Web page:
The consulting firm went on to make specific recommendations for the type of facility that may serve the College and region. Those recommendations included a 1,200-seat proscenium theater, a 350-seat recital hall, a 250-seat flexible theater, two or three new art galleries, two or three civic rooms/ballrooms/conference rooms that can accommodate up to 500 people, designated space for an Appalachian Cultural Center and support spaces (classroom, studio and office spaces, storage, public spaces).
Webb recommended that the College own and operate the facilities but added that the civic/arts center have some autonomy from the College in terms of fundraising and governance that would include an advisory board made up of representatives from all contributing partners.
“ There must be a benefit and incentive to all financial backers,” Webb said.
Recommending that the facility stay “as busy as possible,” the consulting firm determined that a new civic/arts center on the College campus could see as many as 85,000 concert- or theatre-goers in a year and, combined with workshop and conference attendees, could have a significant economic impact from operations and other ancillary spending in Blount County.
“ And of course, there’s the non-quantifiable impact of such a facility,” Webb added. “This includes the increased attractiveness of the area to businesses and potential employees, residents and students.”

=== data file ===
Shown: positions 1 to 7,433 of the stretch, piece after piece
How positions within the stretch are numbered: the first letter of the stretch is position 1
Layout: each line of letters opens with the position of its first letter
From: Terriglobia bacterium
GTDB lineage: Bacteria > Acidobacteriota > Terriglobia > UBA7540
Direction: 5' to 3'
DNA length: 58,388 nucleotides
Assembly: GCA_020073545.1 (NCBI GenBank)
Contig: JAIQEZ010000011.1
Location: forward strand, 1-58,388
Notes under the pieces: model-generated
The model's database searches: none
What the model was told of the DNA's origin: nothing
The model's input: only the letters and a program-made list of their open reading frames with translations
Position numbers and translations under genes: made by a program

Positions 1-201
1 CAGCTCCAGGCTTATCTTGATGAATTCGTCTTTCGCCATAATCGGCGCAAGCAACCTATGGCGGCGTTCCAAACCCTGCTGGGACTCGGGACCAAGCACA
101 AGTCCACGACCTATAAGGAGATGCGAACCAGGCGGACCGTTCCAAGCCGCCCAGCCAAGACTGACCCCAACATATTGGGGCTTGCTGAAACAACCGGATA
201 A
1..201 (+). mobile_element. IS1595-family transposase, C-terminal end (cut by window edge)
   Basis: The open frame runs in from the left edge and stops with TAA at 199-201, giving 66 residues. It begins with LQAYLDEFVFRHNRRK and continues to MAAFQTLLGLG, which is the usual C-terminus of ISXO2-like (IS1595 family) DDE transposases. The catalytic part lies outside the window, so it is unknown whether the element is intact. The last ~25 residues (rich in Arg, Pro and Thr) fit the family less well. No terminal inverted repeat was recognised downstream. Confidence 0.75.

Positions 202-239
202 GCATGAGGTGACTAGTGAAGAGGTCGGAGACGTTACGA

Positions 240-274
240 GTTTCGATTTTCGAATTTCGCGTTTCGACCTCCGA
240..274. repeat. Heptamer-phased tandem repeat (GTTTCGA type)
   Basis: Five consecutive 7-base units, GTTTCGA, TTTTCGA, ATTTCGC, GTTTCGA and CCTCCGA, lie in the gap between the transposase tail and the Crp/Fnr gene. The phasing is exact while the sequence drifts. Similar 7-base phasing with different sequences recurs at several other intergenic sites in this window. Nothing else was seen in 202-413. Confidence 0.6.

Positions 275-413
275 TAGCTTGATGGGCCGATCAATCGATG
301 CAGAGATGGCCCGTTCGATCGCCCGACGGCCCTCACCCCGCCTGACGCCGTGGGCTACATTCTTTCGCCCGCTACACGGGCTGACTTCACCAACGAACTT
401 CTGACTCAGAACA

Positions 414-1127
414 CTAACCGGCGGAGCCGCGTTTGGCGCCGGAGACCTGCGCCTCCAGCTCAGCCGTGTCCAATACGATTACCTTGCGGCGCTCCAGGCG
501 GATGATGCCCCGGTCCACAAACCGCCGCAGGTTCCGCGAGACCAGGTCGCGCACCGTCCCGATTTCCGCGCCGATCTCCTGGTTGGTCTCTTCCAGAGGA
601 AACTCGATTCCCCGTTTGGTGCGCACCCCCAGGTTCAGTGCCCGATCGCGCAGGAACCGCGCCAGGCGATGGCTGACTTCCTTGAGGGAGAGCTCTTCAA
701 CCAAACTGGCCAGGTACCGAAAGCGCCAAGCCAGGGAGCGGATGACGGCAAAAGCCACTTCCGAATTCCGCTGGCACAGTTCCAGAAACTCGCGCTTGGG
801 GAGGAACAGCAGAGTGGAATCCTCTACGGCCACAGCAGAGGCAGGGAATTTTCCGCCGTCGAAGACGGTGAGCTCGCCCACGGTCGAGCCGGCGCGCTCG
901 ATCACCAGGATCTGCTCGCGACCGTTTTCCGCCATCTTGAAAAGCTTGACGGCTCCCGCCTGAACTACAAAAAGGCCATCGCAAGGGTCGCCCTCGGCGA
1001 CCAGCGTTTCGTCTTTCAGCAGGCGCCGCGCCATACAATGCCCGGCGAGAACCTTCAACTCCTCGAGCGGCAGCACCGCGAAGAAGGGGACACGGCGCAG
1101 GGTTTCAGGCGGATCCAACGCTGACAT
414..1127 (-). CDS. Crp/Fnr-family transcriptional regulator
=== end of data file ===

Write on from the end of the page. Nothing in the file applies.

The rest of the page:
The feasibility study found a growing market for the arts but not an audience necessarily predisposed to “traditional art” like orchestra, symphony or ballet performances. Seeing an interest in regional and folk art, the consulting firm said it was excited about the possibility of an Appalachian Cultural Center living in a new civic/arts facility.
The Appalachian Culture Center might include a small museum component, but could also provide and coordinate educational programming for local schools and the public. Working with the Smoky Mountains Visitors Bureau, the center might host a summer music and cultural festival. In collaboration with the Center for Communities (a concept currently being developed at the College), the Appalachian Cultural Center could sponsor and promote workshops and conferences that deal with community issues.
No exact location of a civic/arts center on the Maryville College campus has been determined, and Cate said until the size, scope and site location of the facility are decided, construction costs are speculative.
Maryville College is ideally situated in Maryville, Tenn., between the Great Smoky Mountains National Park and Knoxville, the state‘s third largest city. Founded in 1819, it is the 12th oldest institution of higher learning in the South and maintains an affiliation with the Presbyterian Church (USA). Known for its academic rigor and its focus on the liberal arts, Maryville is where students come to stretch their minds, stretch themselves and learn how to make a difference in the world. Total enrollment for the fall 2013 semester was 1,168.